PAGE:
Gates Foundation Grant Jump-Starts Innovative Malaria Research at UT Austin

Head Shots of Dr. Chen Huh and Dr. Jennifer MaynardA team of researchers in the Cockrell School of Engineering at The University of Texas at Austin, including McKetta Department of Chemical Engineering professor Jennifer Maynard, have been awarded a $100,000 grant from the Grand Challenges Explorations initiative, a program funded by the Bill & Melinda Gates Foundation, to pursue research aimed at improving diagnostic tests for malaria. Technology used in oil and gas exploration inspired the health-related research.

About 3.2 billion people, or almost half of the world’s population, are at risk of malaria, a treatable infection transmitted by animals and insects. In 2015, 95 countries and territories had ongoing malaria transmission, according to the World Health Organization. Chun Huh, a research professor in the Department of Petroleum and Geosystems Engineering, and his research team plan to use the Gates Foundation funding to improve the sensitivity and accuracy of existing malaria diagnostic tools through the use of tiny particles with special properties, called nanoparticles.

The Grand Challenges Explorations program funds individuals worldwide to explore ideas that can break the mold in how humanity solves persistent global health and development challenges. The UT Austin project is one of more than 40 Grand Challenges Explorations grants announced today by the Bill & Melinda Gates Foundation.

“We are grateful to the Gates Foundation for their commitment and for believing in our vision — to develop a better diagnostic tool utilizing the seemingly unrelated nanoparticle techniques that we developed for the petroleum production applications,” Huh said. “We believe improved malaria diagnostic kits could make a significant impact, particularly in developing nations with limited medical and financial resources.”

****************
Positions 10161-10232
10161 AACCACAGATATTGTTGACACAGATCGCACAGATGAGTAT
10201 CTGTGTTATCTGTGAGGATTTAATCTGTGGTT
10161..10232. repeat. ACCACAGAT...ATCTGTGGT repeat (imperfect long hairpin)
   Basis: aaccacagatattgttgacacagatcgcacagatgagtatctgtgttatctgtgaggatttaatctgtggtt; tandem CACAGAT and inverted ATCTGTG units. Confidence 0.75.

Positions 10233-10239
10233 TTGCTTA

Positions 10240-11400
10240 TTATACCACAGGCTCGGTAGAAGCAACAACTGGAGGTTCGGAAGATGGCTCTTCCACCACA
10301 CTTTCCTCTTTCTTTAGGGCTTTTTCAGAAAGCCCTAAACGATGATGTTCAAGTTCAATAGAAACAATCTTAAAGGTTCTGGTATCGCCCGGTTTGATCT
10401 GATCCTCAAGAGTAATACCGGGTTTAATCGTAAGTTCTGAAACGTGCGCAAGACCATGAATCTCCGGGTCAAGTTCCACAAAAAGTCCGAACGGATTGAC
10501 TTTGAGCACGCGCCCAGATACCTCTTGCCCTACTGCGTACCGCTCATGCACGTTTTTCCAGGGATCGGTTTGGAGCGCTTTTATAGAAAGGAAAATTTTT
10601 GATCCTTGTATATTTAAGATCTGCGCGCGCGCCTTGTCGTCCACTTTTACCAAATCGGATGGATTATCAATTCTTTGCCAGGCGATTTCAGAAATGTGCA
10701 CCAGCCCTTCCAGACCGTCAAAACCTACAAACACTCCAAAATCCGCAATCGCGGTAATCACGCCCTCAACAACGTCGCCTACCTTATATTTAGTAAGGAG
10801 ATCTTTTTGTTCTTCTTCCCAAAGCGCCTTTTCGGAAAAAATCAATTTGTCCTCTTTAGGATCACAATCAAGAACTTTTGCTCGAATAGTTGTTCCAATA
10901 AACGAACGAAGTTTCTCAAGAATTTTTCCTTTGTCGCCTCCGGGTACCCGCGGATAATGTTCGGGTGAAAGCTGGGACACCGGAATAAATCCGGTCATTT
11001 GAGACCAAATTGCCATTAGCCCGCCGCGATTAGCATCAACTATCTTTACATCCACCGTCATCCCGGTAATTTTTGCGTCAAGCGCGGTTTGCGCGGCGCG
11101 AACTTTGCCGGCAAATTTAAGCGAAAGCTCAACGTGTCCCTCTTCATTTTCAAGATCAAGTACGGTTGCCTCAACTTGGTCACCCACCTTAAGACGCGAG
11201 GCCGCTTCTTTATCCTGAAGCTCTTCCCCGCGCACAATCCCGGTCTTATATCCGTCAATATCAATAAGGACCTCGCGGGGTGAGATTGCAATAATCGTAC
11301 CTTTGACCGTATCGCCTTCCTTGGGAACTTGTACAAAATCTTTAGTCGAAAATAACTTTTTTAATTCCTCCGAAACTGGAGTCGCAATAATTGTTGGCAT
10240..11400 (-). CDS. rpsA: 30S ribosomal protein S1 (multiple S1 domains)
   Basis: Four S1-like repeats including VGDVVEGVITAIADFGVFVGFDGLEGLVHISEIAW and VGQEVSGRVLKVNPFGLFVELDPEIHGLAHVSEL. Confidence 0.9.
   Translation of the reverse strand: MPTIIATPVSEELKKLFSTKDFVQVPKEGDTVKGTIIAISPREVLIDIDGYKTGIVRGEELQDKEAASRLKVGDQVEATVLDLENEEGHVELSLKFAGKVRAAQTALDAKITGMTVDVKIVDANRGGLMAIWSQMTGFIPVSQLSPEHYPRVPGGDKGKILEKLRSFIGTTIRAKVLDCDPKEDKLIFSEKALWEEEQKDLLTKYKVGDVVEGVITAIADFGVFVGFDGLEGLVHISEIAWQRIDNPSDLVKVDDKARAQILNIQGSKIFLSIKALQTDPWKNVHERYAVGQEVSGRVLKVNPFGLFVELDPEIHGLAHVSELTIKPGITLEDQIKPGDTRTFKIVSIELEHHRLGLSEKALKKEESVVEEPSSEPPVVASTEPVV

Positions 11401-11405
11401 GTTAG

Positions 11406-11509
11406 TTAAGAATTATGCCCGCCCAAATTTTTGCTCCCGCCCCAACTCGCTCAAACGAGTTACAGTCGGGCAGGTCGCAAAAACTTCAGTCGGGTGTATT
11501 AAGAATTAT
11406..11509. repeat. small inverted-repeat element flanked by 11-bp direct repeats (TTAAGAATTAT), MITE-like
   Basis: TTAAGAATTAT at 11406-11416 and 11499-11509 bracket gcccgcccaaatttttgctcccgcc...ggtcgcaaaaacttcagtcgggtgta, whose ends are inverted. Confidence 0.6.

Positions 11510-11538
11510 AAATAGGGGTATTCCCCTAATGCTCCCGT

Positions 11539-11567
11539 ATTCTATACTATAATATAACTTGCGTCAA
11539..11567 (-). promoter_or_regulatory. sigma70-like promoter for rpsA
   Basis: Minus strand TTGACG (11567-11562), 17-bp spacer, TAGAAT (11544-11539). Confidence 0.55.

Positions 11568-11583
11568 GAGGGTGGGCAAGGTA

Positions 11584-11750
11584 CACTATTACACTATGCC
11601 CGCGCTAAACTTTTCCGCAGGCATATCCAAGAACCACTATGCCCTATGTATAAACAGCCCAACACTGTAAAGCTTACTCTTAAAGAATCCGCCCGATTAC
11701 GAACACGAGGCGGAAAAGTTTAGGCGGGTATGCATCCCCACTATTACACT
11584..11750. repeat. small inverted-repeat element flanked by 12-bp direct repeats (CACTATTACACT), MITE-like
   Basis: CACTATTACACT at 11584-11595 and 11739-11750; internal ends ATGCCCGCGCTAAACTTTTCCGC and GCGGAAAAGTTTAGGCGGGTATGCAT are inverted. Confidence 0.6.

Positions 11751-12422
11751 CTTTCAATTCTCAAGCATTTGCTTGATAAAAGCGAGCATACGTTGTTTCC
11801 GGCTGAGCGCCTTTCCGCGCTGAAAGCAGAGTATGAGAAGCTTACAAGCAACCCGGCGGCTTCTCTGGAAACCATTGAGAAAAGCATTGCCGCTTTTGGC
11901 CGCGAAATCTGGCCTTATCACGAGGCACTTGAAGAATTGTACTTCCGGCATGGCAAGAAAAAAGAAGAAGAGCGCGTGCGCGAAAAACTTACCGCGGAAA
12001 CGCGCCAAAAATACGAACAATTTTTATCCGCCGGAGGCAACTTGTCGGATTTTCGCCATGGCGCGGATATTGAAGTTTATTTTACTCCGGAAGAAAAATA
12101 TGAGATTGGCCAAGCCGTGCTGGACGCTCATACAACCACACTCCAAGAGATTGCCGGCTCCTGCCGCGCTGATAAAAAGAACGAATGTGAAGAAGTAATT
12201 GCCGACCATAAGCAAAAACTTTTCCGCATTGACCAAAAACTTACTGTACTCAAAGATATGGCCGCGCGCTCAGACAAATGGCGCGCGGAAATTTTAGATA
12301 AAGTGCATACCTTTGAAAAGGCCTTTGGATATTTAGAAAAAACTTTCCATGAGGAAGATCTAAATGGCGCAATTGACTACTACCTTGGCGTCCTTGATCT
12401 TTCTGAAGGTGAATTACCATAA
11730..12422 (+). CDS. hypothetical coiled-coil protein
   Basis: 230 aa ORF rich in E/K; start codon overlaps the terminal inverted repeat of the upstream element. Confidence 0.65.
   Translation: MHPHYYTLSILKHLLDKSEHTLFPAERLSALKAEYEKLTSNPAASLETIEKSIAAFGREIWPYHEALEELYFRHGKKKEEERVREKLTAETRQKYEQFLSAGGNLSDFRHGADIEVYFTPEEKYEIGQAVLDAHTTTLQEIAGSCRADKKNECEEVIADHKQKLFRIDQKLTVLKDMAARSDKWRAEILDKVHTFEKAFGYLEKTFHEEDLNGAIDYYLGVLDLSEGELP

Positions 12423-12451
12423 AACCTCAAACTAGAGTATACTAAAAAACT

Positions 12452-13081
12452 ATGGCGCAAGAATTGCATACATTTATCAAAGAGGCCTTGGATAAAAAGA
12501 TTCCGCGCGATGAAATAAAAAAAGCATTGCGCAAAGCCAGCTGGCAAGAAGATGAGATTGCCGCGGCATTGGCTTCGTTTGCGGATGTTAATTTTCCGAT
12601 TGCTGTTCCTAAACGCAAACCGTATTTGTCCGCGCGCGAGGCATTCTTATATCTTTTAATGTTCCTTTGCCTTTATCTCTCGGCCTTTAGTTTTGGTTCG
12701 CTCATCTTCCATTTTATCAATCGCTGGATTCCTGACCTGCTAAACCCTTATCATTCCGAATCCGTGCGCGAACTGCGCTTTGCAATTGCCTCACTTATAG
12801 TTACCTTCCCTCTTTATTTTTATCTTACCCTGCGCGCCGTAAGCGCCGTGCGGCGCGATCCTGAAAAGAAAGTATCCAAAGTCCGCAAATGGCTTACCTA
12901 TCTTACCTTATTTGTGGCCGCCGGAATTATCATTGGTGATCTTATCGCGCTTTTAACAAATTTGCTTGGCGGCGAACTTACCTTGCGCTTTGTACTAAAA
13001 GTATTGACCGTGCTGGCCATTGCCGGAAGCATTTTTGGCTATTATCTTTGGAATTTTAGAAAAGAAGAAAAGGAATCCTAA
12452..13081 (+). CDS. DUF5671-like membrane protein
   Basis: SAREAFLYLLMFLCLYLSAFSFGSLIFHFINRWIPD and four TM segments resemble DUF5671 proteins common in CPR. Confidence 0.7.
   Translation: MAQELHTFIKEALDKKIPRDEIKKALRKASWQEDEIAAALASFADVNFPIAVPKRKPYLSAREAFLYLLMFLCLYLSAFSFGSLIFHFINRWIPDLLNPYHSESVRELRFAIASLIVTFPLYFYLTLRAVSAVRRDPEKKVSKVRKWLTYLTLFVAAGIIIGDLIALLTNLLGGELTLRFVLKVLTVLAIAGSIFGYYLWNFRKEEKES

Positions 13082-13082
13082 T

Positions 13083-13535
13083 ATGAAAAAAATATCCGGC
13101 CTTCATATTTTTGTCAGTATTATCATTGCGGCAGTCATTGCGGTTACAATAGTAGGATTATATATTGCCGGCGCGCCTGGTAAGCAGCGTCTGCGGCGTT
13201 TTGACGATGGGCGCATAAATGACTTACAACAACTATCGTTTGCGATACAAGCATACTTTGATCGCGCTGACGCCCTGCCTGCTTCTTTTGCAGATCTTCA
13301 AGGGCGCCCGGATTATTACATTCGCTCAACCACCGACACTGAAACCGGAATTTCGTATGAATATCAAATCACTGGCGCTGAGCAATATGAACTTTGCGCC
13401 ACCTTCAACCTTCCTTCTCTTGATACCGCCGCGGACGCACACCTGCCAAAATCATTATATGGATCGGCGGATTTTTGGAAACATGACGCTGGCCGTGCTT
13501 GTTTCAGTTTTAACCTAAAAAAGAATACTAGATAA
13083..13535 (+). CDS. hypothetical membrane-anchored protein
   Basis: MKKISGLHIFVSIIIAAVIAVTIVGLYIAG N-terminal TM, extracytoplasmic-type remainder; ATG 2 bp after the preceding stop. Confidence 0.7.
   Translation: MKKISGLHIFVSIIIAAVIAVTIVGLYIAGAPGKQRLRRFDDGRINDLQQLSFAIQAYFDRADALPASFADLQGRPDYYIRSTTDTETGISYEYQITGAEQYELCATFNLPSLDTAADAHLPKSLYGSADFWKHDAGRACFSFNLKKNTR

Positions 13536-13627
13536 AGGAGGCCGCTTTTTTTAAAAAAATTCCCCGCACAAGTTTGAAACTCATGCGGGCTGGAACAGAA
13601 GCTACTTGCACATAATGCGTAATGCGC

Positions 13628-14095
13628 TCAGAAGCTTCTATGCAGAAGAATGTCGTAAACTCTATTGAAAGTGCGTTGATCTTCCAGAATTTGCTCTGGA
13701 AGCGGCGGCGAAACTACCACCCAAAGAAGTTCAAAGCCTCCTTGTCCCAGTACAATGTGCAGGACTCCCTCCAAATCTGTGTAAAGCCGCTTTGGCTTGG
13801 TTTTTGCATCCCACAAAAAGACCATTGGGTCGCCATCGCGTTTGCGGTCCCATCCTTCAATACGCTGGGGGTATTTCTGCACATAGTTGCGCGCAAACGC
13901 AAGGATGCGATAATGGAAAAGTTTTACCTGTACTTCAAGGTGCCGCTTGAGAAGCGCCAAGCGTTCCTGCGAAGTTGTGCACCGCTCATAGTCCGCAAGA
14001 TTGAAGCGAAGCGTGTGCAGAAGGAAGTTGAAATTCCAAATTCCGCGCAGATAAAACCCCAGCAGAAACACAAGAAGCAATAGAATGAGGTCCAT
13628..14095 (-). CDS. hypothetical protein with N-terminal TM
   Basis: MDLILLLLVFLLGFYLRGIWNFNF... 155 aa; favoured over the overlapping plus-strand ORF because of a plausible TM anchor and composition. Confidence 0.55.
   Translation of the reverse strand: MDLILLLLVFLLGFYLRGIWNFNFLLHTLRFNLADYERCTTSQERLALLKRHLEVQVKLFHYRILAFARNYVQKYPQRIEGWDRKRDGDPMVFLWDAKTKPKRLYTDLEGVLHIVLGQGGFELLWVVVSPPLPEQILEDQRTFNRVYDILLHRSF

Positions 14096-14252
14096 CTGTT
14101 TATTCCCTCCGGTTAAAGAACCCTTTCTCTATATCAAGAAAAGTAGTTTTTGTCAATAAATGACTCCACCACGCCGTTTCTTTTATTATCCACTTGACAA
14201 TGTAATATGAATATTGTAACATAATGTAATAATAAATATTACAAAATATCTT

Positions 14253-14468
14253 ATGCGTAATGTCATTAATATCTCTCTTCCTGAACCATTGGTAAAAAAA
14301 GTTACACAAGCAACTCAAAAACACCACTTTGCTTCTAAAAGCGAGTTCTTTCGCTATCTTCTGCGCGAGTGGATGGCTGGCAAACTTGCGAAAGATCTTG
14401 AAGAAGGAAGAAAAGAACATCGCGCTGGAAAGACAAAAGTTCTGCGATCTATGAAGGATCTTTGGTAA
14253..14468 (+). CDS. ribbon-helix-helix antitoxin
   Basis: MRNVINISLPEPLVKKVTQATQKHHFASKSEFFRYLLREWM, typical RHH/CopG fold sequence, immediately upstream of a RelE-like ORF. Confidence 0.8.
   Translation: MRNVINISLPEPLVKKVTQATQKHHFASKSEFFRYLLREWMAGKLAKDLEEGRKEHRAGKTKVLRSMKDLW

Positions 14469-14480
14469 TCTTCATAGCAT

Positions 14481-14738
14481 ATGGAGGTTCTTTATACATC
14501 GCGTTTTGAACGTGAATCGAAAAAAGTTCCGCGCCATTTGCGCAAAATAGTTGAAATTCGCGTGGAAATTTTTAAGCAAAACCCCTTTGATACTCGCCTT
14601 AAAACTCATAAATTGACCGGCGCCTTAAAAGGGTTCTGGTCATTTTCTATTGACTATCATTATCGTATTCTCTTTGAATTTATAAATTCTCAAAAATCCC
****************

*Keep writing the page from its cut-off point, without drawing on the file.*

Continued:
To receive funding, Huh and other Grand Challenges Explorations winners were required to present a bold idea in one of five critical global heath and development topic areas. Huh and his team are focused on how nanoparticles could help lower the cost and improve the accuracy of malaria diagnostic testing.

Huh’s team includes postdoctoral fellow Ijung Kim and Yeonjeong Ha, a Cockrell School civil engineering alumna (2014) whose doctoral research focused on interactions between biological cells and nanoparticles. Maynard is a key participant, with her expertise in antibodies and infectious disease.

Kim and Ha, a husband and wife team, said the idea for the project stemmed from Huh and Kim’s work in oil production, using nanoparticles for data collection, chemical delivery and water management. Kim and Ha were motivated to apply this technology to malaria diagnostic testing because of the nanoparticles’ ability to be magnetically retrieved and re-used after they have completed their function. Nanoparticles are employed in fields as diverse as biomedical engineering and environmental engineering.

Today, malaria diagnostic tools, including microscopy and rapid diagnostic tests (RDTs), largely rely on blood samples, which are invasive and expensive to obtain. Although there are some saliva-based diagnostic tests for malaria on the market, they are not yet as accurate as blood tests.

The UT Austin engineers believe that the versatility of magnetic nanoparticles could be the key to improving noninvasive malaria RDT kits. Magnetic nanoparticles can be coated with specific antibodies, magnetically heated, magnetically collected and magnetically detected. The team’s concept will be developed and tested this year, but the original idea is to coat the magnetic nanoparticles with an antibody that will attach to the malaria antigen. After nanoparticles are added to a saliva sample, heat will be used to incubate or grow malaria that may be present in a sample. Once the malaria has been detected, heat can be generated by the nanoparticles to kill any malaria parasites in the sample.

The researchers hope this will lead to the development of a sustainable diagnostic kit with magnetic nanoparticles that can be re-used in the future.


About Grand Challenges Explorations

Grand Challenges Explorations is a $100 million initiative funded by the Bill & Melinda Gates Foundation. Since it was launched in 2008, over 1,186 projects in more than 61 countries have received Grand Challenges Explorations grants. The grant program is open to anyone from any discipline and from any organization. Initial grants of $100,000 are awarded two times per year, and successful projects have the opportunity to receive a follow-on grant of up to $1 million.

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